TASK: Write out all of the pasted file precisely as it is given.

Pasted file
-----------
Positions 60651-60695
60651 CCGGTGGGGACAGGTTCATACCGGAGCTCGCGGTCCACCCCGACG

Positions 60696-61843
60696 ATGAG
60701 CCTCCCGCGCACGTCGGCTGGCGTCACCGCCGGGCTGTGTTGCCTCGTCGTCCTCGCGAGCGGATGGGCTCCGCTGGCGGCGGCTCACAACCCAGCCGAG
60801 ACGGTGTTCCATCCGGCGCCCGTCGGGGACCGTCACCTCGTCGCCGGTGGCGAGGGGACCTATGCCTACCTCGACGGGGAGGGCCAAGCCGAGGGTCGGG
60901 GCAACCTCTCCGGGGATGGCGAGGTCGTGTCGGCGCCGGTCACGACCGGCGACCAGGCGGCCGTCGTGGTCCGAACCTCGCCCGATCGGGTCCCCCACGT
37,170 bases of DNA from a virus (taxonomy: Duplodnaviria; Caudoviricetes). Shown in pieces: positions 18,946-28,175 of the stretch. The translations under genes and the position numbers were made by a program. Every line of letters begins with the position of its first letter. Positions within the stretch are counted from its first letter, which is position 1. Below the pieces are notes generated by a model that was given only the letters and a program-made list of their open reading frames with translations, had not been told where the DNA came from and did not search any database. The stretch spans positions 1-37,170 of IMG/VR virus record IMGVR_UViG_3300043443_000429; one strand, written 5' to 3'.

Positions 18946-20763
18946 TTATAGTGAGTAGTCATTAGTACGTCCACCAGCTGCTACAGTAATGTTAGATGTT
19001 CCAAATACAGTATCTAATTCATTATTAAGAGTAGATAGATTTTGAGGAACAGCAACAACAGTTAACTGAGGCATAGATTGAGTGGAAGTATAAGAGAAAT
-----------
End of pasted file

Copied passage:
Positions 60651-60695
60651 CCGGTGGGGACAGGTTCATACCGGAGCTCGCGGTCCACCCCGACG

Positions 60696-61843
60696 ATGAG
60701 CCTCCCGCGCACGTCGGCTGGCGTCACCGCCGGGCTGTGTTGCCTCGTCGTCCTCGCGAGCGGATGGGCTCCGCTGGCGGCGGCTCACAACCCAGCCGAG
60801 ACGGTGTTCCATCCGGCGCCCGTCGGGGACCGTCACCTCGTCGCCGGTGGCGAGGGGACCTATGCCTACCTCGACGGGGAGGGCCAAGCCGAGGGTCGGG
60901 GCAACCTCTCCGGGGATGGCGAGGTCGTGTCGGCGCCGGTCACGACCGGCGACCAGGCGGCCGTCGTGGTCCGAACCTCGCCCGATCGGGTCCCCCACGT
37,170 bases of DNA from a virus (taxonomy: Duplodnaviria; Caudoviricetes). Shown in pieces: positions 18,946-28,175 of the stretch. The translations under genes and the position numbers were made by a program. Every line of letters begins with the position of its first letter. Positions within the stretch are counted from its first letter, which is position 1. Below the pieces are notes generated by a model that was given only the letters and a program-made list of their open reading frames with translations, had not been told where the DNA came from and did not search any database. The stretch spans positions 1-37,170 of IMG/VR virus record IMGVR_UViG_3300043443_000429; one strand, written 5' to 3'.

Positions 18946-20763
18946 TTATAGTGAGTAGTCATTAGTACGTCCACCAGCTGCTACAGTAATGTTAGATGTT
19001 CCAAATACAGTATCTAATTCATTATTAAGAGTAGATAGATTTTGAGGAACAGCAACAACAGTTAACTGAGGCATAGATTGAGTGGAAGTATAAGAGAAAT